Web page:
When those trophies came pouring in, after a dry first full season in charge, it was in glorious, historic fashion.
In 2000-01 Houllier led Liverpool to the treble of League Cup, FA Cup and UEFA Cup, as well as backing the Champions League. For the only time in the club’s history, Liverpool would play the maximum amount of games they could possibly take in.
First Birmingham were beaten on penalties at Cardiff’s Millennium Stadium to secure the League Cup, the club’s first trophy since the same competition was won in 1995 under Evans.
Then, on a wonderfully sunny day in Cardiff, Liverpool were utterly outplayed by Thierry Henry and Arsenal in the FA Cup final. And yet somehow, thanks to the spirit Houllier had instilled in his team and to Michael Owen’s genius, one of the competition’s most memorable comebacks was completed in the dying moments in front of hysterical Liverpool fans.
And having dispatched Barcelona in the semifinal of the UEFA Cup,Houllier’s “tireless team,” as one commentator called them, completed a unique treble with an astonishing 5-4 win over Alaves in Dortmund.
The image of Houllier and his players singing “You’ll Never Walk Alone” in front of what for the day had turned from a yellow to a red wall, remains one of the highlights of his time at the club.
A second place finish in 2001-02 had Liverpool fans dreaming of reaching the promised land of the Premier League title. Sadly, a heart operation that season meant Houllier had reached his peak, though there was yet another great day out in Cardiff as Liverpool beat Manchester United in the 2003 League Cup final.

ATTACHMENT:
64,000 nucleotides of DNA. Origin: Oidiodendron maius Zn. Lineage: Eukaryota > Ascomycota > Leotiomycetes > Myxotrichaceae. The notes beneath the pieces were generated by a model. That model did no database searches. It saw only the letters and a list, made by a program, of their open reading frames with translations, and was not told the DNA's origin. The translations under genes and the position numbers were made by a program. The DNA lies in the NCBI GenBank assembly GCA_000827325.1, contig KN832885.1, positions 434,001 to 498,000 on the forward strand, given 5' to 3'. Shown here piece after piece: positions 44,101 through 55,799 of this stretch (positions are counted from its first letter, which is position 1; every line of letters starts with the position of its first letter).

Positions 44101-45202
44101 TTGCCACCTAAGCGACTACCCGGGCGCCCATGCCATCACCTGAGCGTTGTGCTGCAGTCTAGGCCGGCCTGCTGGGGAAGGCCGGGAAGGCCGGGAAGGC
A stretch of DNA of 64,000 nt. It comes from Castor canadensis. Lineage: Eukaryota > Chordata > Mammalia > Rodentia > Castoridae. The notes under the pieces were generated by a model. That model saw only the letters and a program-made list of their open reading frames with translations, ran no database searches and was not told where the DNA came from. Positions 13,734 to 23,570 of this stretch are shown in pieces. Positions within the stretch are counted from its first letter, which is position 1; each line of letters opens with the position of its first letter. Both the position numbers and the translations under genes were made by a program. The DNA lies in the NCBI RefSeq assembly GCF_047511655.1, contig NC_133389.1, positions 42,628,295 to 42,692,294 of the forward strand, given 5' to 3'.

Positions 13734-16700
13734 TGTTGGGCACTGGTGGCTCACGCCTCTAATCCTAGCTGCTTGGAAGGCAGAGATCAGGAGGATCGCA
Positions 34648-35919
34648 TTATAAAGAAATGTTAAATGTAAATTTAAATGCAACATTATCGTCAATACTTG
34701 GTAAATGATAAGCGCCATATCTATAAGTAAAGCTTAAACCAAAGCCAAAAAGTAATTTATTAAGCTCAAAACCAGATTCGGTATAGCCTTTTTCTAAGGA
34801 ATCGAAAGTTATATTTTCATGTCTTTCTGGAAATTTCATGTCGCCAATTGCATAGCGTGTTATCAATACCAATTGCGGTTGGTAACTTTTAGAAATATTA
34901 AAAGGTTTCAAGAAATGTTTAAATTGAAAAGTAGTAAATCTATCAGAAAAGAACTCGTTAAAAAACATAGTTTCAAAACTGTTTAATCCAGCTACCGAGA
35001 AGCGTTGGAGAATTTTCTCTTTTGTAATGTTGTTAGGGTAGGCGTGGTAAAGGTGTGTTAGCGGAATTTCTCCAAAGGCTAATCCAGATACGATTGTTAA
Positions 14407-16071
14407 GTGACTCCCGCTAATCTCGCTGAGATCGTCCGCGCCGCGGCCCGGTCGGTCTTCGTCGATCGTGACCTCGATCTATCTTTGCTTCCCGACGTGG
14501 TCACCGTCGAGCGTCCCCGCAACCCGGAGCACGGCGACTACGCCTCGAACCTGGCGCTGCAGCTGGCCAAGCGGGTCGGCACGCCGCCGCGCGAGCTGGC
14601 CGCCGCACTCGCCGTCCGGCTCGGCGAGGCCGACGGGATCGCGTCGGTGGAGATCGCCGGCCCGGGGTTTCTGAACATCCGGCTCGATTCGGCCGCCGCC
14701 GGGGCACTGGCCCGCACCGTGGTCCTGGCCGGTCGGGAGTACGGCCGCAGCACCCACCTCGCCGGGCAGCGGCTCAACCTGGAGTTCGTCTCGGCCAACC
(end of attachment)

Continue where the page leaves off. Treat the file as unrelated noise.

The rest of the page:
In his last two seasons there would be some low points too. Selling crowd favorite Fowler was one. A failure to even qualify for the Champions League following the runner-up finish was another. Strangely, Benitez and Brendan Rodgers would suffer similar fates, respectively finishing 7th and 6th after second-place Premier League campaigns, a curse finally broken by Jurgen Klopp last season.
What Houllier and his team provided by the bucket load, beyond the silverware, was magical individual moments.
Michael Owen’s match-winning performance in Rome on the way to the UEFA Cup triumph, Anfield erupting as Houllier emerged from the tunnel for the first time after heart surgery to help inspire a famous Champions League win against the same opponents, and Murphy’s three match winners at Old Trafford come to mind.
But perhaps no moment sticks in the memory quite like McAllister’s absurd injury-time winner against Everton on April 16. As the Liverpool players celebrated at a stunned Goodison Park, the look on Houllier’s face was one of joyous disbelief. It’s how most Liverpool fans will remember him.
In his last season, Houllier ensured Liverpool returned to the Champions League before being replaced by Benitez. The Spanish coach would go on to mastermind Liverpool’s greatest-ever night in Istanbul.
The miraculous Champions League triumph against AC Milan was achieved with many of Houllier’s players, though he would never have dreamed of taking credit for it. His post-match visit to the dressing room at the Ataturk Stadium to congratulate Benitez and his players was misconstrued by many as an attempt to grab some of the glory.
It was nothing of the sort, simply the act of a man still in love with the club. Though Liverpool would endure some dark days in 2010s, Houllier’s contribution to future successes should never be forgotten.
Perhaps that banner can find space for one more father of Liverpool’s success.